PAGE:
1. Spelling Mistakes in the Email

Spelling mistakes (typos) can happen while typing an email. In professional emails, such mistakes cannot be ignored, especially when your incorrect spelling may give a completely wrong meaning. It gives a completely unprofessional image of you, and people may not take your email seriously. Therefore, it is very important to review your email and run spellcheck, before sending it. This saves you from committing silly mistakes. It is even better to use tools like Grammarly, which are available free on the Internet and proof-check your email automatically, pointing out spelling and grammatical errors so that they can be quickly and easily remedied.

  1. You hit “Reply to all”, instead of just “Reply”

“Reply to all” is a very critical button, one should use it very carefully. You could accidentally share the information or message to unwanted recipients that may be present in the original email. In order to avoid this mistake, always carefully review your recipient’s list before sending the email to be sure you are sending it to the intended recipients.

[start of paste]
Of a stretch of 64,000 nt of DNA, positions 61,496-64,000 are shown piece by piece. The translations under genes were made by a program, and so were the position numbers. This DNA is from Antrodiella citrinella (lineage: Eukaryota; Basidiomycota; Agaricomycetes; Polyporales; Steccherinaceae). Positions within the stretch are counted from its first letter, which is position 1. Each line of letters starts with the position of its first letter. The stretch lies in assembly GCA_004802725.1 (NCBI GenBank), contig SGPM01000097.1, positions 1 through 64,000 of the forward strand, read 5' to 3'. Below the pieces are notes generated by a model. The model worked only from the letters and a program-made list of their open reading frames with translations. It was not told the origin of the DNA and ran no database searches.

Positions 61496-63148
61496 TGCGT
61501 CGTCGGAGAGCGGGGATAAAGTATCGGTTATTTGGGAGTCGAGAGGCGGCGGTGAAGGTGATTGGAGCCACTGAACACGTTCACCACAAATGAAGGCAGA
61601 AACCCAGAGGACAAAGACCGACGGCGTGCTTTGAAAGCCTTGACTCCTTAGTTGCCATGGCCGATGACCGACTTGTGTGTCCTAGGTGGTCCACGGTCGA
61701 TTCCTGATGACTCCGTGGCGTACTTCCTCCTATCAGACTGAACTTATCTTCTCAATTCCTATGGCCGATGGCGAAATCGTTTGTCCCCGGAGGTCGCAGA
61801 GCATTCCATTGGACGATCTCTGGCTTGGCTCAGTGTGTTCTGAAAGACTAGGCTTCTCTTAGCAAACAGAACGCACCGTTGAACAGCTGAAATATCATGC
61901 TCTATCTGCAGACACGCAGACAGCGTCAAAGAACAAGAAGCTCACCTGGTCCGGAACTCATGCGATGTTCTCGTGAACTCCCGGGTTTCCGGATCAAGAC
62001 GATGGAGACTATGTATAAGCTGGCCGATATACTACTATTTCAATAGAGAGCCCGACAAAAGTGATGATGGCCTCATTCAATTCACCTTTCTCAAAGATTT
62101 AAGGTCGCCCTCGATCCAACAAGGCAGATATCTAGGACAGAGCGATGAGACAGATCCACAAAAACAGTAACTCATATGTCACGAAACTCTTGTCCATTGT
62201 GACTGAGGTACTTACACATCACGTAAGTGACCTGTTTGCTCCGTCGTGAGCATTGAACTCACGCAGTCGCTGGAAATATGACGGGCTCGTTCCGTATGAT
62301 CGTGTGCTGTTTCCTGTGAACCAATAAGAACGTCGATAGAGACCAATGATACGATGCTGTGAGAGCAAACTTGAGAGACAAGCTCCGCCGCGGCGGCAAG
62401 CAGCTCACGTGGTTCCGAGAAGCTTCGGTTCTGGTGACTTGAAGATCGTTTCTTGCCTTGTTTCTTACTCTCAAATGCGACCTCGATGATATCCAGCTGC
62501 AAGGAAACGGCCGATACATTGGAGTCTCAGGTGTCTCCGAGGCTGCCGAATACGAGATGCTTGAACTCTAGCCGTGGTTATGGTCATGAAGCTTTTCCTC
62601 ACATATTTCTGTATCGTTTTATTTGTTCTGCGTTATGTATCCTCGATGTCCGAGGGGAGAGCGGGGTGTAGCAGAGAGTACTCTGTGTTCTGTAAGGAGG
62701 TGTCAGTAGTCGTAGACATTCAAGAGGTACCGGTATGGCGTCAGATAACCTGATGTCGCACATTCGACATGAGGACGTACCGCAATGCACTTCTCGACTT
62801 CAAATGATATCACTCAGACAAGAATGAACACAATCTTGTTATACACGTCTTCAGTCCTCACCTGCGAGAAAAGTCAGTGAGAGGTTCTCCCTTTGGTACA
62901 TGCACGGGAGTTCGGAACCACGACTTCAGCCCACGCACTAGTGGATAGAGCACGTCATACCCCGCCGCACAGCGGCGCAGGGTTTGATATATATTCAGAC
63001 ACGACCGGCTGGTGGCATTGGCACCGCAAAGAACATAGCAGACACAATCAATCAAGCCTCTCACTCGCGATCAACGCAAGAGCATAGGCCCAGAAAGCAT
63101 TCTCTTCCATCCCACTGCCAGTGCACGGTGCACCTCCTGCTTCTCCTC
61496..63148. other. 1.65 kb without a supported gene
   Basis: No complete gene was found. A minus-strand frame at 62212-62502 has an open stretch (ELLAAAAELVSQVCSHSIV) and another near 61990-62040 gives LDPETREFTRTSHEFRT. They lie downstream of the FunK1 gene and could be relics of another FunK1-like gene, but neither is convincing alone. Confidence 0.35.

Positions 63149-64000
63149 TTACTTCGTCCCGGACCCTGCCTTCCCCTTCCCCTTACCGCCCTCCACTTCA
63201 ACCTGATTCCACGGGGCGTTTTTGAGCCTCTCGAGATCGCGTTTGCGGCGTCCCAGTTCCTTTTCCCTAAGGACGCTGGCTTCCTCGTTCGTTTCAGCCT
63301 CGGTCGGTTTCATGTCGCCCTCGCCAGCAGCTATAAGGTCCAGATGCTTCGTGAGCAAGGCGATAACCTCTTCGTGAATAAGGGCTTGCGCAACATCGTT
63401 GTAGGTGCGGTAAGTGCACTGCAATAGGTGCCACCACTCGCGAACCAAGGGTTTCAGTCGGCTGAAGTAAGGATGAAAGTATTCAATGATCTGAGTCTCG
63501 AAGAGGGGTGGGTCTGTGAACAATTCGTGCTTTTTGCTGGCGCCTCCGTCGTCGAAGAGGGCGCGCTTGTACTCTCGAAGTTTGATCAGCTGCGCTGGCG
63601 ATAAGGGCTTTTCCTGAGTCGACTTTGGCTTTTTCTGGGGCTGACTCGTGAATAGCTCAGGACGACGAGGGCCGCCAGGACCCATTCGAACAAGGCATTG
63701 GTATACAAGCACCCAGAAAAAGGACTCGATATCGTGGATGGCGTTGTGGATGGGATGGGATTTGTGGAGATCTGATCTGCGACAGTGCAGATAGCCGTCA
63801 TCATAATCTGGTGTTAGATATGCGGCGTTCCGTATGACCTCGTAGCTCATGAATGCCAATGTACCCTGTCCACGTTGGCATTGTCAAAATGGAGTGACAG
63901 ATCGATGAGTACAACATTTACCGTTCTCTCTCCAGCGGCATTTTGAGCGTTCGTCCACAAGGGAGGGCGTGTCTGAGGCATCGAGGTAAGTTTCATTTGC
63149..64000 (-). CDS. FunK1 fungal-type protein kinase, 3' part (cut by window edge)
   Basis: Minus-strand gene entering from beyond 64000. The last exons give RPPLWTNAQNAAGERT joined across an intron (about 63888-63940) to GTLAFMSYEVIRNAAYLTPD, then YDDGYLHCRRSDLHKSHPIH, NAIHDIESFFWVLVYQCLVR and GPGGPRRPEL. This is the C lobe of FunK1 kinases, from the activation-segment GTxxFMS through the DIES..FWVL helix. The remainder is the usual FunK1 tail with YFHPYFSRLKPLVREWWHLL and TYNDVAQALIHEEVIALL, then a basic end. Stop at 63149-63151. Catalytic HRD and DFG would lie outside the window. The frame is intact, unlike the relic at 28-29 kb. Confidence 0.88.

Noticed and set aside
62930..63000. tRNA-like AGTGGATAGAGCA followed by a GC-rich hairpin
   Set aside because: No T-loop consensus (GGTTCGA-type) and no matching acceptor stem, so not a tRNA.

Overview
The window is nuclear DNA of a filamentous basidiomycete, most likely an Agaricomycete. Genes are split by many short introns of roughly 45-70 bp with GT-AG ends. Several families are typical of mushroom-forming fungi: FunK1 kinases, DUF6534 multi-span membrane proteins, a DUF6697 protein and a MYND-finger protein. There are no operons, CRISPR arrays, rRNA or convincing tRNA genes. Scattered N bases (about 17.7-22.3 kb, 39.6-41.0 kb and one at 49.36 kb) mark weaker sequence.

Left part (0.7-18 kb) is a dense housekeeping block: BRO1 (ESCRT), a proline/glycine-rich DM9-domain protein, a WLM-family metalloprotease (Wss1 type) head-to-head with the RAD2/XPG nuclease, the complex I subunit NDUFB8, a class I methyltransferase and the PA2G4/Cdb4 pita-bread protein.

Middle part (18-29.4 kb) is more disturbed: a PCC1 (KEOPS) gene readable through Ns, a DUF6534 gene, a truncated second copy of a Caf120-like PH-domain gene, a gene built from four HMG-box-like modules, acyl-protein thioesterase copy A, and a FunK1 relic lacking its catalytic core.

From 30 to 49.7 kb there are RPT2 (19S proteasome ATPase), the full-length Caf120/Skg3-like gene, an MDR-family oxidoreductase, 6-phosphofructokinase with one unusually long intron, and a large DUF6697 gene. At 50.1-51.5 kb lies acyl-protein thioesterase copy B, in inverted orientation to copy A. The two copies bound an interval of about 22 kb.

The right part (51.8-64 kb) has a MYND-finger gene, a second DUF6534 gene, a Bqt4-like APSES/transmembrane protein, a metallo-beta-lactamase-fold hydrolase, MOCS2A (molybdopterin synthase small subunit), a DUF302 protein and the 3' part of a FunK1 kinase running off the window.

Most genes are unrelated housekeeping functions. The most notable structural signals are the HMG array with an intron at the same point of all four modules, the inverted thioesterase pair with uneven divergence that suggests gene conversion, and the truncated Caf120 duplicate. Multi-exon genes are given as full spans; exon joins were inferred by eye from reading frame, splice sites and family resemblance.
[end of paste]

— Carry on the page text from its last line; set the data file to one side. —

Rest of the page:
1. Using your Signature Repeatedly in Email Threads

It is good email etiquette to use a professional signature in your emails. However, one should also know the proper usage and placement of the email signatures. This is especially true when replying to email threads. IN that situation, there is no need to place your complete signature as your reply will unnecessarily become lengthy and the reader will also get irritated to see the signature again and again with every reply in the same thread. At such times, a simple Regards or Best regards with your name is sufficient.